Few politicians evoke such strong reaction from the public as does former Vice President Dick Cheney. He is either praised or criticized for his convictions, and his recent memoir has predictably created controversy. In My Time, written with his daughter Liz Cheney, covers Cheney's life and his almost 40 years in politics. He says his personal chronicle is honest and accurate and that critics won't find any apologies for policy decisions they may disagree with. Cheney, who served as George W. Bush's vice president, wants the memoir to help people better understand "what it is we did and why we did it." He recently spoke with U.S. News about his motivation for writing the book, his response to critics, and his view on how history will judge the Bush administration. Excerpts:
Is there any significance to the timing of your book?
Basically it's because I left office in January of 2009, signed a contract in the summer, and finished it a little bit delayed. I was in the hospital for a period of time; I had heart surgery. I [wanted] to get it done before the next election. But it's something I thought of off and on over the years. It represents 70 years of my life and it seemed like a good time to write it.
Critics have described the memoir as being especially unapologetic. How do you respond to this?
Well, you know, the interesting thing about the people who want apologies is they don't want just any old apology, they usually have a policy ax to grind. And what they want you to do is to apologize for whatever it is they disagreed with and I don't operate that way.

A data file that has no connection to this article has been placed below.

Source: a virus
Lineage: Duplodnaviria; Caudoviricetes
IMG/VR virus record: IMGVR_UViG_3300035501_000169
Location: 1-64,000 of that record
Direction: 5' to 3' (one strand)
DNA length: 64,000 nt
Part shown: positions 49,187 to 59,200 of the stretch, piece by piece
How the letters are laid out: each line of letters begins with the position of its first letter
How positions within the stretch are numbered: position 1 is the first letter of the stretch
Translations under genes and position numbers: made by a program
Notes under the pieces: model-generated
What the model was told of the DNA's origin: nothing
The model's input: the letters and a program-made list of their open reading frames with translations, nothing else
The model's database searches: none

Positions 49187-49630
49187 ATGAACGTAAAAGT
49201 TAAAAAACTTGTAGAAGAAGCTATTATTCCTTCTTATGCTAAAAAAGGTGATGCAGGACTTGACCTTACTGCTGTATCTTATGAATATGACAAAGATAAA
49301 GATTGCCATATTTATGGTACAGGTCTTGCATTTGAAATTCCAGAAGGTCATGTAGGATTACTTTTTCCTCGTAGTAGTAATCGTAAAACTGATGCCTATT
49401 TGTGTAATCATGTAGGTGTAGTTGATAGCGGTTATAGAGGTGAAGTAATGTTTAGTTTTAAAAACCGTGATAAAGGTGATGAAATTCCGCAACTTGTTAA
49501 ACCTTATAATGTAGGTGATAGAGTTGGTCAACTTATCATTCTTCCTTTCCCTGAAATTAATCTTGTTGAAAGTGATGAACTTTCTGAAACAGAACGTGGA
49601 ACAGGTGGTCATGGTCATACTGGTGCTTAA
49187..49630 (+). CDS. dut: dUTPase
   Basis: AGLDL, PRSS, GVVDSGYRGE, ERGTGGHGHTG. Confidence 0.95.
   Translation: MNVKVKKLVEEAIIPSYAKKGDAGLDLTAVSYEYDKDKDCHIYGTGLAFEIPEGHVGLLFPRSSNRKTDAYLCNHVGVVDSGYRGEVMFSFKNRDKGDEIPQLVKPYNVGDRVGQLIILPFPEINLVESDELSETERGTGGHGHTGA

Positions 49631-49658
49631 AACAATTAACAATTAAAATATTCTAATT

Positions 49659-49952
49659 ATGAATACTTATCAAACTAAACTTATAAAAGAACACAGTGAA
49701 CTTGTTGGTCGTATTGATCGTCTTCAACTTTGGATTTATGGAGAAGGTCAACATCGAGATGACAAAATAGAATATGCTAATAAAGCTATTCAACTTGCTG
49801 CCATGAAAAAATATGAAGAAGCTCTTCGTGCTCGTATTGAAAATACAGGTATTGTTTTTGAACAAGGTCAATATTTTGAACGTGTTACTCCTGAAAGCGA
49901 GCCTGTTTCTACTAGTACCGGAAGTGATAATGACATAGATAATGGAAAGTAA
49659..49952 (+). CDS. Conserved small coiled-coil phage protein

Did you collaborate with any cabinet members about your recollection of events?
I had a lot of records left over over the years. I had three oral histories done on my time at the Defense Department. I had notes from prior administrations that I had worked in. I didn't keep a diary, but I had accumulated a lot of paper. We used that primarily as the basis on which to write the book. I did not consult with other members of the cabinet.
How do you respond to criticism of your accounts of events?
Well, there are differences. I thought it was important to accurately and honestly portray those differences, not to fizz them up. So you know, none of it is personal. It's intended to be a clear statement of what I believed and why I did what I did. And some people will like it and some won't. But that's the nature of the business.
You were outspoken about President Obama's positions on national security. What is your assessment now?
Well, I think he started out very shaky. And the thing that bothered me most is when they first took over they talked about prosecuting the people in the intelligence community who had carried out our counterterrorism policies—things like enhanced interrogation, for example. I thought that was a terrible precedent. They were going to close Guantánamo [Bay detention camp]; of course Guantánamo is still open. So there have been some things where they campaigned hard against what we'd been doing. But once they got into office I think they discovered that some of those policies were sound and needed to be continued. I think they did well when they captured and killed Osama bin Laden. On the other hand, all of the talk on cutting the defense budget is potentially very damaging to national security.
Are the wars in Iraq and Afghanistan contributing to the deficit problem?
No, the debt problem that we've got is driven much more by entitlement programs than it is by defense spending. Now, you can occasionally find that savings in the defense budget, but it's not going to be the kind of savings that are going to let you deal with a long-term debt problem.
Do you stand by the Bush administration's decision to lower taxes and ask Americans to shop in response to 9/11?
I do. It was very important to get the economy going again. The stock market was closed for a week, the transportation system was shut down, tourism and so forth devastated. What we did is reduce rates for everybody who was paying income taxes. We cut the tax on capital gains and dividends. If we had run out then and raised taxes, I think it would have done serious damage to the economy.